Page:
On September 29, 1476 printer Wiliam Caxton name was entered in the account role at Westminster Abbey for having paid a year’s rent in advance for premises there in which he set up his press. The first surviving printing that he completed with a definite date was Indulgentia (A Letter of Indulgence) by John Sant, Abbot of Abingdon, for promoting the war against the Turks. ISTC is00163100 cites only one copy printed on vellum, imperfect, in London at the National Archives, noting "The copy known was issued to Henry and Katherine Langley on 13 Dec. 1476."
"The form is set in William Caxton's types—his second and third. Caxton's first types he had previously used in Bruges. Caxton was employed in Bruges as late as 1475,and probably moved to England in the middle of the following year: his tenancy of a house in Westminster began at Michaelmas 1476. The first of his books dated at Westminster was finished by 18 November 1477. No other printer worked in England until 1478.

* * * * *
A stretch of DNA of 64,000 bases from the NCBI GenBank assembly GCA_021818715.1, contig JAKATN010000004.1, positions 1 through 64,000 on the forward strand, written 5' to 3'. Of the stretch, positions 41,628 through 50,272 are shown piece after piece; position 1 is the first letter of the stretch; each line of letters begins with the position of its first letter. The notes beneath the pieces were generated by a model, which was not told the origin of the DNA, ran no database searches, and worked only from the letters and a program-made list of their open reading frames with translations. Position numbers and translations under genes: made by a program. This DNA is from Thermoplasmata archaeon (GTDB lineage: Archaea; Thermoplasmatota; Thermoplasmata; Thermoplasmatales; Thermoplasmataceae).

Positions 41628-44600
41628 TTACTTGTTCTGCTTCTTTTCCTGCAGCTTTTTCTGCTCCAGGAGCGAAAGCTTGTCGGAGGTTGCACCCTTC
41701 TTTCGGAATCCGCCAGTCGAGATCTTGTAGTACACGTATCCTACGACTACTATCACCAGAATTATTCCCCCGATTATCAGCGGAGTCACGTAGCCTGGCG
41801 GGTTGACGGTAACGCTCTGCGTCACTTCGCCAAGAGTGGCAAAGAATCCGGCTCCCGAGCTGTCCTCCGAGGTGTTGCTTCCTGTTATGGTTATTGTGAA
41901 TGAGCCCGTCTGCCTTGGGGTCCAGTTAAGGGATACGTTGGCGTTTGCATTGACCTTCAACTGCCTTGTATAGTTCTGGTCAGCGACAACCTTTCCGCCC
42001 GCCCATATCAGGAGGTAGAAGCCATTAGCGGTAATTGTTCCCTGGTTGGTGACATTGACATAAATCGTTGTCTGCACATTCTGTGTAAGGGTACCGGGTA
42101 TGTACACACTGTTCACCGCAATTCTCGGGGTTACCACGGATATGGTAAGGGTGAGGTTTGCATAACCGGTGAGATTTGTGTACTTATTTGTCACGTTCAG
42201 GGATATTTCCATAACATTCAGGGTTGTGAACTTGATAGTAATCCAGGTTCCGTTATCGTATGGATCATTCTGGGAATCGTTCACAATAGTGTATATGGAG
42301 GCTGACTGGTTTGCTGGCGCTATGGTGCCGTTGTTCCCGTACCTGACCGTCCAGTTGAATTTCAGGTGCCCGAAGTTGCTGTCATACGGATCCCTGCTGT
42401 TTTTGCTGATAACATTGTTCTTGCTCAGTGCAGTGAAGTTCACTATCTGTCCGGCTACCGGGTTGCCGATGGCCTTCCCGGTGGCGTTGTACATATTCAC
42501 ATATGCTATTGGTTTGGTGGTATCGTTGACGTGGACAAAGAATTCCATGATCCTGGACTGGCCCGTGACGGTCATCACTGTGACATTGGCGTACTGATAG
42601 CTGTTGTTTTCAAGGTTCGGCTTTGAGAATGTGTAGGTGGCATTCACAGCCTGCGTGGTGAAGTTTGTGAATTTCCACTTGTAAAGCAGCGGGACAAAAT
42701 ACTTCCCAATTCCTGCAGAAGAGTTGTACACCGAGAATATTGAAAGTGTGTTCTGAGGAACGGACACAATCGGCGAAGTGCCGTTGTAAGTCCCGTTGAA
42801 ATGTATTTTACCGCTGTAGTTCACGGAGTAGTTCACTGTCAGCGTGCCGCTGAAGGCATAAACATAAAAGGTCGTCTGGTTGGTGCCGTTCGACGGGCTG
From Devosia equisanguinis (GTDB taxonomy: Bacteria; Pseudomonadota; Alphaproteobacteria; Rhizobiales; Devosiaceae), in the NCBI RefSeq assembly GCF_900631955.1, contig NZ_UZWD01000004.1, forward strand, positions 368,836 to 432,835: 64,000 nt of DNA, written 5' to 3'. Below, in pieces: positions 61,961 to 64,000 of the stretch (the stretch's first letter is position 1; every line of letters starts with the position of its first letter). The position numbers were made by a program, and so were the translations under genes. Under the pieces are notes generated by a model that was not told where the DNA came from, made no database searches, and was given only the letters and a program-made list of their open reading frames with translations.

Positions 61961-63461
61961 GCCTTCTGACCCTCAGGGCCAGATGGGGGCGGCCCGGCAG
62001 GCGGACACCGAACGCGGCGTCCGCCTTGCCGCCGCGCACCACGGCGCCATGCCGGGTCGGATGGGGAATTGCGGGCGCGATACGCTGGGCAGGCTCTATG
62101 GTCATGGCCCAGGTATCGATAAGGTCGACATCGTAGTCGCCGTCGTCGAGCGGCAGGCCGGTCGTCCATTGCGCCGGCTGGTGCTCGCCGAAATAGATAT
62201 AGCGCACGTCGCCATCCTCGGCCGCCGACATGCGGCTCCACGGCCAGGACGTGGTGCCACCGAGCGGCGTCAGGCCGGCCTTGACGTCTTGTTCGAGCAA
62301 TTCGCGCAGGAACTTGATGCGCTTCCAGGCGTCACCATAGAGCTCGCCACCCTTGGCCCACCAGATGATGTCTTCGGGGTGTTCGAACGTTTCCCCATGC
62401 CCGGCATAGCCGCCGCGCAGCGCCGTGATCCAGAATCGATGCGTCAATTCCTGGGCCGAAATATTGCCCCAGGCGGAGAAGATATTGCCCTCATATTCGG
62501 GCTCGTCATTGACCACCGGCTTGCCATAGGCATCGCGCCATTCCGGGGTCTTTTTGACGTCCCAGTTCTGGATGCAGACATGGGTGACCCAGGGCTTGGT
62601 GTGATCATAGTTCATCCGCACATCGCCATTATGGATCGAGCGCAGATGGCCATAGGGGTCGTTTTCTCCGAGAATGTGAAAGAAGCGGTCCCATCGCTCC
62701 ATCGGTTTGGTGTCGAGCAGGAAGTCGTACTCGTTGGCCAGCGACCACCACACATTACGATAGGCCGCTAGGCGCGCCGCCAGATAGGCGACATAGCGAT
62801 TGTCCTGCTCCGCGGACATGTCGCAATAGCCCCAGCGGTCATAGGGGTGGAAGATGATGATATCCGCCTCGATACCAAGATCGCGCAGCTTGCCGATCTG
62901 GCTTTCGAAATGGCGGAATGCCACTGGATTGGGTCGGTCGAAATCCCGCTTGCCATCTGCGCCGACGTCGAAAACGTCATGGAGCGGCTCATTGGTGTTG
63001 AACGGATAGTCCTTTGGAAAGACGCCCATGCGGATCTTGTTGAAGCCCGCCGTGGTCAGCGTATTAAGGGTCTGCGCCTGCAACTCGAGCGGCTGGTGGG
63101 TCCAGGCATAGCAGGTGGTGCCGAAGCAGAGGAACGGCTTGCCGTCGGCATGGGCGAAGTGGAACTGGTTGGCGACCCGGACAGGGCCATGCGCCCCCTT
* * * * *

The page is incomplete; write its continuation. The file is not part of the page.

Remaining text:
"This form, therefore, ranks as the first recorded piece of printing done in England. Its existence in the Public Records was noticed in 1928" (Printing and the Mind of Man. Catalogue of the Exhibitions at the British Museum and at Earls Court, London  no. 2.)
Because it was unknown to historians until 1928, the first Caxton imprint was not included in the Caxton quadricentennial celebration of 1877.